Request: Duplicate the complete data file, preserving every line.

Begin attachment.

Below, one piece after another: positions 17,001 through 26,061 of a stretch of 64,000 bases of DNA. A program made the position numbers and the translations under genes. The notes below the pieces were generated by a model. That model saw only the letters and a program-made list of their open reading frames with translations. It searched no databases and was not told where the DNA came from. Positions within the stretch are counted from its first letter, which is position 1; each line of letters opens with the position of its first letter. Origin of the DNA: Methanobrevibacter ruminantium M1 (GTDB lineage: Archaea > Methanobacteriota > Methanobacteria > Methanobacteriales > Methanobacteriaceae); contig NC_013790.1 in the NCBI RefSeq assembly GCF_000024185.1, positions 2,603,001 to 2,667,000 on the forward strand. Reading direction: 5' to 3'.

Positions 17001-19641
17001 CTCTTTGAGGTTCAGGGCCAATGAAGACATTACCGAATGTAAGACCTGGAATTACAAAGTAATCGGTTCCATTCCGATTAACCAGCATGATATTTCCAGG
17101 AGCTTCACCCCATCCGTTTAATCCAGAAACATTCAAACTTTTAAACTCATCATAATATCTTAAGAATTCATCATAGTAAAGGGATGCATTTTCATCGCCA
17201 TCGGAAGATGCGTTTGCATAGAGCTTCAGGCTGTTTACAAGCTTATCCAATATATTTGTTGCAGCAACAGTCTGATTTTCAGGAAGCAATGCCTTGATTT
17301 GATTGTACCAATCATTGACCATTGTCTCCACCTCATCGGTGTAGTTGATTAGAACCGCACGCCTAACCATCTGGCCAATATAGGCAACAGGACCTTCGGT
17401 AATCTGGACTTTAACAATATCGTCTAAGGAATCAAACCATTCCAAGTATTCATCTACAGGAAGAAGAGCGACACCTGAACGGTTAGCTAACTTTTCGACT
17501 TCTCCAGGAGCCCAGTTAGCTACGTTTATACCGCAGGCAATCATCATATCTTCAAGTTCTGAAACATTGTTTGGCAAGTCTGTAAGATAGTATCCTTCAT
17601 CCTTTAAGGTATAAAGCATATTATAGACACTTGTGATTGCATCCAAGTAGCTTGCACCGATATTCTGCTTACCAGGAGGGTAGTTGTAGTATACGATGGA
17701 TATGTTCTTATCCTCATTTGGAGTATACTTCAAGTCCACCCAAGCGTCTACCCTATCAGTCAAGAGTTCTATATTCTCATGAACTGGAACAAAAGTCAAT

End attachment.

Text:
Below, one piece after another: positions 17,001 through 26,061 of a stretch of 64,000 bases of DNA. A program made the position numbers and the translations under genes. The notes below the pieces were generated by a model. That model saw only the letters and a program-made list of their open reading frames with translations. It searched no databases and was not told where the DNA came from. Positions within the stretch are counted from its first letter, which is position 1; each line of letters opens with the position of its first letter. Origin of the DNA: Methanobrevibacter ruminantium M1 (GTDB lineage: Archaea > Methanobacteriota > Methanobacteria > Methanobacteriales > Methanobacteriaceae); contig NC_013790.1 in the NCBI RefSeq assembly GCF_000024185.1, positions 2,603,001 to 2,667,000 on the forward strand. Reading direction: 5' to 3'.

Positions 17001-19641
17001 CTCTTTGAGGTTCAGGGCCAATGAAGACATTACCGAATGTAAGACCTGGAATTACAAAGTAATCGGTTCCATTCCGATTAACCAGCATGATATTTCCAGG
17101 AGCTTCACCCCATCCGTTTAATCCAGAAACATTCAAACTTTTAAACTCATCATAATATCTTAAGAATTCATCATAGTAAAGGGATGCATTTTCATCGCCA
17201 TCGGAAGATGCGTTTGCATAGAGCTTCAGGCTGTTTACAAGCTTATCCAATATATTTGTTGCAGCAACAGTCTGATTTTCAGGAAGCAATGCCTTGATTT
17301 GATTGTACCAATCATTGACCATTGTCTCCACCTCATCGGTGTAGTTGATTAGAACCGCACGCCTAACCATCTGGCCAATATAGGCAACAGGACCTTCGGT
17401 AATCTGGACTTTAACAATATCGTCTAAGGAATCAAACCATTCCAAGTATTCATCTACAGGAAGAAGAGCGACACCTGAACGGTTAGCTAACTTTTCGACT
17501 TCTCCAGGAGCCCAGTTAGCTACGTTTATACCGCAGGCAATCATCATATCTTCAAGTTCTGAAACATTGTTTGGCAAGTCTGTAAGATAGTATCCTTCAT
17601 CCTTTAAGGTATAAAGCATATTATAGACACTTGTGATTGCATCCAAGTAGCTTGCACCGATATTCTGCTTACCAGGAGGGTAGTTGTAGTATACGATGGA
17701 TATGTTCTTATCCTCATTTGGAGTATACTTCAAGTCCACCCAAGCGTCTACCCTATCAGTCAAGAGTTCTATATTCTCATGAACTGGAACAAAAGTCAAT